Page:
Nature News from Greater Yellowstone Ecosystem (GYE) #4

Nature Update on the Greater Yellowstone Ecosystem (GYE) #4

Leslie Stoltz and Denise Wade  Yellowstone Naturalists



Photo Credit: Tom Nicholls

Denise w orange pack


Greetings from Yellowstone where we still have a full complement of species that exist here before settlement!  The species diversity and ecological health thriving here is found few places on earth in the 21st century. The Greater Yellowstone is a huge area that land managers call the Greater Yellowstone (functioning) Ecosystem.  It is referred to as a Bioregion: one of the largest intact bioregions in the temperate zones of the world.  As I was writing this I looked at the definition of bioregion:

”Bioregion is a land and water territory whose limits are defined not by political boundaries, but by the geographical limits of human communities and ecological systems. Such an area must be large enough to maintain the integrity of the region’s biological communities, habitats, and ecosystems; to support important ecological processes, such as nutrient and waste cycling, migration, and steam flow; to meet the habitat requirements of keystone and indicator species; and to include the human communities involved in the management, use, and understanding of biological resources. It must be small enough for local residents to consider it home.”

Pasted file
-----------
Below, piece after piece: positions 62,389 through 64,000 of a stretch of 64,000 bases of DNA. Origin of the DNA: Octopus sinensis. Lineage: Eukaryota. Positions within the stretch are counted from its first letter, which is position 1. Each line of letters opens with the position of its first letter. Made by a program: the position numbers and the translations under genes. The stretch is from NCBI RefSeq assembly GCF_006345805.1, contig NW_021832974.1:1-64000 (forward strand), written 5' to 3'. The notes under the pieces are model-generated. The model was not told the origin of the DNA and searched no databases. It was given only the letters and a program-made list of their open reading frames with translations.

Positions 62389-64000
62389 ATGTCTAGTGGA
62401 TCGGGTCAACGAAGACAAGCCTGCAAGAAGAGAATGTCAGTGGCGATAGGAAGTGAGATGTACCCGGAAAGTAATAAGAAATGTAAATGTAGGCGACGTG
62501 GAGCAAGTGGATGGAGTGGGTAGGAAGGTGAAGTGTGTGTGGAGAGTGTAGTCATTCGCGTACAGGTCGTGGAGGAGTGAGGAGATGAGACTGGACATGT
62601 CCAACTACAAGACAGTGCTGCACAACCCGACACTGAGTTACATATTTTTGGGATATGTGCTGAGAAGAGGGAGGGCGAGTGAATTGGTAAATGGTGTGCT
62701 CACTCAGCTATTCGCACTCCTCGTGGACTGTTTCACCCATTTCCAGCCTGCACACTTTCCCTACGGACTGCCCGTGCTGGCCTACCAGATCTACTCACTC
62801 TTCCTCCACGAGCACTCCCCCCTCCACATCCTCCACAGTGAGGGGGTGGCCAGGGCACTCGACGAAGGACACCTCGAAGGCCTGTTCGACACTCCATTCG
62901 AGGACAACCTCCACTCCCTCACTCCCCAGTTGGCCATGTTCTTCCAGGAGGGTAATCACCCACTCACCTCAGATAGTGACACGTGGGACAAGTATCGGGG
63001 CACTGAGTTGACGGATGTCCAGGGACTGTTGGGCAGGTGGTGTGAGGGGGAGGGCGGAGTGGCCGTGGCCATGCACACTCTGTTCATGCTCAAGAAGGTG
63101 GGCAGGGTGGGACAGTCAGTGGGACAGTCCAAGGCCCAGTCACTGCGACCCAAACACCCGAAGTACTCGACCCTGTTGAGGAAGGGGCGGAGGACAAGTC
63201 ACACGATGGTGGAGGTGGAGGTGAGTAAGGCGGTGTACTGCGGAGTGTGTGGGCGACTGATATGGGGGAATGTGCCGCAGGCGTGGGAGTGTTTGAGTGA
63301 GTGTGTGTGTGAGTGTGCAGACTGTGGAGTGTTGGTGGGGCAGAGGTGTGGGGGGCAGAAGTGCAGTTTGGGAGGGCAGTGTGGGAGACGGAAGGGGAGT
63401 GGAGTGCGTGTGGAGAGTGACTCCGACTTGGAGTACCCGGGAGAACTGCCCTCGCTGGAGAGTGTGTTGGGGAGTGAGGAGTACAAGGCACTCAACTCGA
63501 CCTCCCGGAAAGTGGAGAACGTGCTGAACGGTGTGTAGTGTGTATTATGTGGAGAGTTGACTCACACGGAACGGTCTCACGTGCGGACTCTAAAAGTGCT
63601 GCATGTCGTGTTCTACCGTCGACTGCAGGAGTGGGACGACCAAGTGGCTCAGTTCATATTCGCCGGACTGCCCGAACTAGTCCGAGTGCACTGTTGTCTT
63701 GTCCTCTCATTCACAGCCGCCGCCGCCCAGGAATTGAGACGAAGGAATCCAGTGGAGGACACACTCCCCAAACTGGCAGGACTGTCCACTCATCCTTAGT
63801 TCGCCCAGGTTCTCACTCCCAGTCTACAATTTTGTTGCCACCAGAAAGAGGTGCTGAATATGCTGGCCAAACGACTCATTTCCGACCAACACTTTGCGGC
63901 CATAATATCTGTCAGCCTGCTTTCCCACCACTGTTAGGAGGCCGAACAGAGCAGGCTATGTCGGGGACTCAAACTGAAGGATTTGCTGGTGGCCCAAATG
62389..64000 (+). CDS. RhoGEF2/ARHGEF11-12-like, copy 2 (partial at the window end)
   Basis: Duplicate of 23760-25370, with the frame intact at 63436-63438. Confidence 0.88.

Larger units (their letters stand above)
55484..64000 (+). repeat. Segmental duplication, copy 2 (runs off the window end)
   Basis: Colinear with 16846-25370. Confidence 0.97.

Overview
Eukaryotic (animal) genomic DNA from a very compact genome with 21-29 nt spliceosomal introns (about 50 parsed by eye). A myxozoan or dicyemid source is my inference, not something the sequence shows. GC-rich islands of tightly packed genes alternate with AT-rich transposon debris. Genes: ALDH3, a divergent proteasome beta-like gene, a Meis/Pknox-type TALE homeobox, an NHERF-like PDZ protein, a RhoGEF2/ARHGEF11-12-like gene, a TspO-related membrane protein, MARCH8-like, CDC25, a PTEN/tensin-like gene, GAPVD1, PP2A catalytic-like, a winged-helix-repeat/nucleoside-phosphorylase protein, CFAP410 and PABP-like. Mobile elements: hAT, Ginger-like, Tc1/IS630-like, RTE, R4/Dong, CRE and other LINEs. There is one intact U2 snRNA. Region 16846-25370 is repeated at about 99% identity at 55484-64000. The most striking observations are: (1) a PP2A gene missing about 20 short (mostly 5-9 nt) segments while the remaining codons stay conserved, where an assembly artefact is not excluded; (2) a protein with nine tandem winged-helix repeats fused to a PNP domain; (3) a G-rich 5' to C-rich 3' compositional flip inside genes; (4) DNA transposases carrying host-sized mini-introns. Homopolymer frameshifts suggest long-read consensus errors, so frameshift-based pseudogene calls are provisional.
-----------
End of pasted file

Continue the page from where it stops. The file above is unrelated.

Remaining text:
In our part of the world some of the local residents are Bears. Both Black bear (Ursus americanus) and Grizzly Bears( Ursus arctos) live in Greater Yellowstone.  One big reason Grizzlies can exist here is they have big spaces to roam.  This is ratre on our planet now.

Bear claws
Check out the claws! Leslie Stoltz

Bears have been slowly emerging from winter denning right now and recently, I had the good fortune to observe a Grizzly as he slowly ambled on his way to find some nourishment.  Within the last couple of weeks bear tracks have been seen in the snow.

Bear Tracks for newsletter #4
grizz tracks in snow Leslie Stoltz